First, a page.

- by Susan Lyons
An odd topic for September? Yes, isn’t it? Here’s why I chose it.
Today is release day, always an exciting time for an author. But . . . hmm . . . this release, on September 28, is for a Christmas anthology (The Naughty List, with novellas by Donna Kauffman, Cynthia Eden, and me wearing my Susan Fox author hat). I’ve barely got my head around the fact that summer is over (though today’s rainy weather here in Vancouver is a good clue).
Most publishers make it pretty clear that they, not the authors, are the experts on marketing. One has to assume it’s their expertise and experience that drives the decision when to release certain titles – e.g., that the optimal release date for a December holiday book is late September.
I’m sure there’s a rationale. It escapes me, but then I’m not a marketing person. Does anyone know, or have a theory? I’d love to hear your ideas.
It’s interesting, though, that the spooky Halloween books are generally released in the same month as Halloween – not three months ahead. The Valentine’s Day books are released in February. Well, of course Christmas is a much bigger event for many people, and they do anticipate and plan for months ahead.
Here’s another thing I muse about. There are lots of Christmas-themed books in popular fiction. But there are other religious holidays in/around December, such as Hanukkah, Kwanzaa, and Al Hijra (Muslim new year). We don’t see many stories about them. Why is that? Is Christmas really such a big deal for a huge percentage of the population?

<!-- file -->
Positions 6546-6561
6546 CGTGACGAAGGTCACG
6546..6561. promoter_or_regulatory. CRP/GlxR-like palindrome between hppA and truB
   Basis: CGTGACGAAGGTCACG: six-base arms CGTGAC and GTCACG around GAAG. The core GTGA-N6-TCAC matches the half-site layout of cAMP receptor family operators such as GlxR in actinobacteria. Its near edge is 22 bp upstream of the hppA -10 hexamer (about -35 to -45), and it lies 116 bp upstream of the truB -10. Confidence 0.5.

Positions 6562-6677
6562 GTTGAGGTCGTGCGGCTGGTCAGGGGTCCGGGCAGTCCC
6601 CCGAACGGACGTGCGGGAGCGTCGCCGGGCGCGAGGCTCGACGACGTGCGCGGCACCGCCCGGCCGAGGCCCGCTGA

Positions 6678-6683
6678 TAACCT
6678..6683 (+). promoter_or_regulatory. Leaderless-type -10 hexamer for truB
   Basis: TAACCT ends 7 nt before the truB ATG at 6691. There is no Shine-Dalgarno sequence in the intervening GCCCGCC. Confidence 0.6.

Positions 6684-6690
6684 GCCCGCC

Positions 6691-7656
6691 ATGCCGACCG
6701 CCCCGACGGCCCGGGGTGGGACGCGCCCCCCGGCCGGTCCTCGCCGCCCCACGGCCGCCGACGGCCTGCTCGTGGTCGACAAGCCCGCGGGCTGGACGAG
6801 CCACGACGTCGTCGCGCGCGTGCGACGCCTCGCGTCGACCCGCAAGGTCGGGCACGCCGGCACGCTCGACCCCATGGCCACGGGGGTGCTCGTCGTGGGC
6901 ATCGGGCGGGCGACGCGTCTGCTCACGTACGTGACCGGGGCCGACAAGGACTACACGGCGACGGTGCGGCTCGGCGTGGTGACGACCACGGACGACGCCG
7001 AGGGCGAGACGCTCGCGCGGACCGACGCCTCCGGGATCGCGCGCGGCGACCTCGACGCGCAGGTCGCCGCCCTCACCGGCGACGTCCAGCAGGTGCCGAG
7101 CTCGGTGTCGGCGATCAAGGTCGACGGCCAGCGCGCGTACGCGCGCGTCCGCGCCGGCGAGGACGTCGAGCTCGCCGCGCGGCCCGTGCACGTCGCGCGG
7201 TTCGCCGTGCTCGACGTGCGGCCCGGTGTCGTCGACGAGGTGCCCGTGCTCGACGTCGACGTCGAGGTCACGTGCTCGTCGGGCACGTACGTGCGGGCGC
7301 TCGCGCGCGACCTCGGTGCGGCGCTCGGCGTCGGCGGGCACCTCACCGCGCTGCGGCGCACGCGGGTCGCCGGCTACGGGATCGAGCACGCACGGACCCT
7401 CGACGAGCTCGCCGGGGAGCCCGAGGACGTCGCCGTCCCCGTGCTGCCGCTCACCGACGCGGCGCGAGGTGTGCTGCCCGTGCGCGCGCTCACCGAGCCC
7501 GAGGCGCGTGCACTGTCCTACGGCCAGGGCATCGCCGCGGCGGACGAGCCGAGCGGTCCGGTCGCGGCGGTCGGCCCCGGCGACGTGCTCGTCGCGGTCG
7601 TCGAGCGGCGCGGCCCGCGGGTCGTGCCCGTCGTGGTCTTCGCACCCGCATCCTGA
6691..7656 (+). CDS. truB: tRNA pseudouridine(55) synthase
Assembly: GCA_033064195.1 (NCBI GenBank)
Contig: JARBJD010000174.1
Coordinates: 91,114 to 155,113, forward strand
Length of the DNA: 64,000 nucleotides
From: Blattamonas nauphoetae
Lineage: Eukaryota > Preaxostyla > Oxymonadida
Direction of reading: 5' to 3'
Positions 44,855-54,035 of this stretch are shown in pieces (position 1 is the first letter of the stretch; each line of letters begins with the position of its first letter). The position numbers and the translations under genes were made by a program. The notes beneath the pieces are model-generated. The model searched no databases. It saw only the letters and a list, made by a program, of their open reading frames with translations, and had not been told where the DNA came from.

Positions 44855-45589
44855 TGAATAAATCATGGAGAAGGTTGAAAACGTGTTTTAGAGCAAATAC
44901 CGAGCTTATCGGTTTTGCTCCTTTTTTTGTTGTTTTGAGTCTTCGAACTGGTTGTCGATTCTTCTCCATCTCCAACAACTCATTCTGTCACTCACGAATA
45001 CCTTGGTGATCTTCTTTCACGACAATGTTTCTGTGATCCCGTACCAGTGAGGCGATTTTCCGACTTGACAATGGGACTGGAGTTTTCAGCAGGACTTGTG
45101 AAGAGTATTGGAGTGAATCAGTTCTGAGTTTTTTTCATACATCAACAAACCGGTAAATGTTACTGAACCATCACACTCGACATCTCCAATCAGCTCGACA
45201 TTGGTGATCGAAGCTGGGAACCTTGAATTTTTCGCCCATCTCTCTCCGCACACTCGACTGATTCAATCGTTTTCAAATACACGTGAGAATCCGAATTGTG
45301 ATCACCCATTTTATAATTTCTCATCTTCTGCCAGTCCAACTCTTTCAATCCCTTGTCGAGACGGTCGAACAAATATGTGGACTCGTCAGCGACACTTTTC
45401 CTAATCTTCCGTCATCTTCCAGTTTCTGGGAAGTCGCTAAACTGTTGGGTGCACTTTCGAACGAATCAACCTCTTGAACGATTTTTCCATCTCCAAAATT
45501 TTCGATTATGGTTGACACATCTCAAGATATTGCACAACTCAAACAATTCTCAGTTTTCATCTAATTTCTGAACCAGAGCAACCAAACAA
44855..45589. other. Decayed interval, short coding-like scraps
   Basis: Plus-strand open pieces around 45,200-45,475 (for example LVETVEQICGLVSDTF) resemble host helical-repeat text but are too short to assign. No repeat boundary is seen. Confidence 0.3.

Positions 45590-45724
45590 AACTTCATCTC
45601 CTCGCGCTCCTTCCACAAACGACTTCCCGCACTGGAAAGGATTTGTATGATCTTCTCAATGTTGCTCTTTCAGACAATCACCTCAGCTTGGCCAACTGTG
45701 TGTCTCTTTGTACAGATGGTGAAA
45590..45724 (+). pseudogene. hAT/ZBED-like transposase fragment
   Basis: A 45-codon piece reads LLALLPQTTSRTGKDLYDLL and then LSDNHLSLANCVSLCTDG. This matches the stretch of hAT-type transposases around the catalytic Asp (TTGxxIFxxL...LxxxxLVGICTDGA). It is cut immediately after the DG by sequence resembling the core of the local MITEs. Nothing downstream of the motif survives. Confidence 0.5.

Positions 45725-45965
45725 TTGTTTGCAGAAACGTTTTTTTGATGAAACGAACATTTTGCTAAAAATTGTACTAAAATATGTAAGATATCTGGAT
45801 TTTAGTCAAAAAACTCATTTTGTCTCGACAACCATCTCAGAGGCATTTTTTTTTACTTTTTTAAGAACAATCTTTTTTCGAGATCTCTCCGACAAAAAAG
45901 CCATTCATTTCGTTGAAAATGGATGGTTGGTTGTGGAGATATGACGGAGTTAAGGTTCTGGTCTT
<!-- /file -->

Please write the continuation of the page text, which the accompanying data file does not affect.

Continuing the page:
I did a quick internet search to find out how many people in the United States celebrate Christmas. I was stunned to find this result: 96% of Americans celebrate Christmas (http://www.foxnews.com/story/0,2933,105272,00.html). Wow! Okay, now I see why the publishing industry has such a bias in favor of Christmas stories.
I think there’s another reason these stories are so popular, even for people who aren’t religious or whose religion doesn’t include Christmas. Most of the time, they aren’t about the religious holiday itself, so much as about the spirit and values: family, community, love, peace. Those things are at the heart of Christmas, and Christmas stories, and they resonate for many, many readers.
When you find yourself in the mood for Christmas, I hope you’ll check out The Naughty List. My novella is titled, “Tattoos and Mistletoe.”
Why would you ever want to go home again, when the town treated you like trash? Yet Charlie Coltrane has to return to Whistler this Christmas and supervise renovations on her aunt’s B&B if she’s to inherit the money to open her own tattoo parlor in Toronto. What a surprise that the contractor in charge of the renos is LJ Jacoby, high school geek transformed into the town’s hottest bachelor. LJ’s about to teach Charlie that sometimes you have to confront your past to find your future—and that Christmas really can be the most romantic time of the year.
What are your thoughts about Christmas books? Or is too early to even think about Christmas? When do you think holiday stories should hit the shelves?